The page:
In addition to The Delian Book Of The Dead (which I previously reviewed), Dragon Tree Press published The Dragon Tree Spell Book ("the Spell Book"), which is a compendium of magic spells compatible with Dungeons and Dragons. First published in 1981, The Spell Book is 135 pages, contains 224 unique spells, and can still be purchased from Dragon Tree Press, for $12.

Some of the more interesting spells within The Spell Book include:
  • "Weed-killer", this spell withers weeds -- handy for clearing out an overgrown area;

  • "Andrea's Rambling Clew" -- the material component is a ball of yarn, which unrolls as it provides a trail towards your intended destination;

  • "Gordian Knot" -- a spell for ensuring theives cannot untie a knot to raid your backpack or sack;

  • "Snap, Crackle, Pop" -- a spell which creates tiny globules across a flat surface, which make loud popping sounds if walked upon;

  • "Foghorn" -- allows a player to amplify her voice, so she can address large crowds;

  • "Percival's Phosphorescence" -- enchanted items collect sunlight, and can thus be used as no-fire torches underground; and

  • "Brother Bertram's Body Bag" -- a corpse placed within the body bag will cease to decay, useful when you want to resurrect someone but it will be several days before you can do so.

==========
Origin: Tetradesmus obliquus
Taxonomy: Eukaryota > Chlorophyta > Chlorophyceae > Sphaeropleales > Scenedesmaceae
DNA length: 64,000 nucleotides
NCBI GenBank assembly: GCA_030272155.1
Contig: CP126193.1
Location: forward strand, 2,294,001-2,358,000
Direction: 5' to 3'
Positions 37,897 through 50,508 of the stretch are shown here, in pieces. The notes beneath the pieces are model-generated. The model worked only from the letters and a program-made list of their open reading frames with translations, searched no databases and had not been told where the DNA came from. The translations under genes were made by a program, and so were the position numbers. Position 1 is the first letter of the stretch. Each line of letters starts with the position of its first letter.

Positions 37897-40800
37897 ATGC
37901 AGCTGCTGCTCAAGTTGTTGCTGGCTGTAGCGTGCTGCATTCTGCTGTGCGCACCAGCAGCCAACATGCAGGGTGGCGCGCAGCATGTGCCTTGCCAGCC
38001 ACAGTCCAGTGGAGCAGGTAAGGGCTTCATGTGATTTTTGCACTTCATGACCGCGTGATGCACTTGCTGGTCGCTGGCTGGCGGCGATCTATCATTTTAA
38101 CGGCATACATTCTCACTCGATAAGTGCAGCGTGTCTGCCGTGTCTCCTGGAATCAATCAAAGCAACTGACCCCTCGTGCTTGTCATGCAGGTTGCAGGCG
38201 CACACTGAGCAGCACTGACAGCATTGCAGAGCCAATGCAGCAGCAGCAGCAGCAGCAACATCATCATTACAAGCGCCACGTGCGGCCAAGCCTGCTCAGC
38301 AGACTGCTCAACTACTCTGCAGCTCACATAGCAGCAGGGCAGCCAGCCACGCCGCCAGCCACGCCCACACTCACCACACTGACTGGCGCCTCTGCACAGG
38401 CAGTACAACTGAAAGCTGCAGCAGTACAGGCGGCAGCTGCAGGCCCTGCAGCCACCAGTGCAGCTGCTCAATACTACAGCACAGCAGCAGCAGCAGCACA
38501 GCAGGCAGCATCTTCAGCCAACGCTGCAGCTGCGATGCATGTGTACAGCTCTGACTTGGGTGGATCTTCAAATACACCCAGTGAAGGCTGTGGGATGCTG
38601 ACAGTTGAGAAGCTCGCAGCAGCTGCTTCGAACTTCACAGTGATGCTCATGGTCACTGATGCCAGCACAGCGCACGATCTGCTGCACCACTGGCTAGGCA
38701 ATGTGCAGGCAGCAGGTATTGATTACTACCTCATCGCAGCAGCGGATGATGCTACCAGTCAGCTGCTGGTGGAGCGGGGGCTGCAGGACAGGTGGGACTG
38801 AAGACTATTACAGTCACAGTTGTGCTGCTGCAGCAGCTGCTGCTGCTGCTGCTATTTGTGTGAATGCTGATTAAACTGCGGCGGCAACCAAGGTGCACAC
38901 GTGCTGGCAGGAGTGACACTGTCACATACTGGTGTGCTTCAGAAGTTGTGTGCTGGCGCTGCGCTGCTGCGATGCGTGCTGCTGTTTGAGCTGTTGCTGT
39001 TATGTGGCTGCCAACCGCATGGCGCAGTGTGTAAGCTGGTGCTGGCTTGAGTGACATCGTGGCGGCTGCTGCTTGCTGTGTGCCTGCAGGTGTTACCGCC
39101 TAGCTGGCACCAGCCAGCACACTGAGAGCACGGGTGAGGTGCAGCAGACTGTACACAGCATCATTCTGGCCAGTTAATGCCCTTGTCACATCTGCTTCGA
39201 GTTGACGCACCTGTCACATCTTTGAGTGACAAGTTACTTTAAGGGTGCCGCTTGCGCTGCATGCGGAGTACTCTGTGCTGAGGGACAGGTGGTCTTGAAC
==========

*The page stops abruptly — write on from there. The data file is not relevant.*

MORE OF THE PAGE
There are some interesting and useful spells in The Spell Book. But the real value to be derived from The Spell Book is within the first 27 pages.

Those first 27 pages provide a summary of Newton's Principia Arcana, an ancient tome that reveals the four types of magical mana, from which are derived five magic systems. The derived magic systems are:

  • Memorization System -- similar to the Vancian system of spell-casting employed in Dungeons and Dragons;

  • Local Mana System -- similar to the system used in D&D's Dark Sun setting, or Niven's "The Magic Goes Away", there is a certain amount of magic power within a given area, and spell-casters who use up the magic power in that area, must then move to another area in order to continue casting;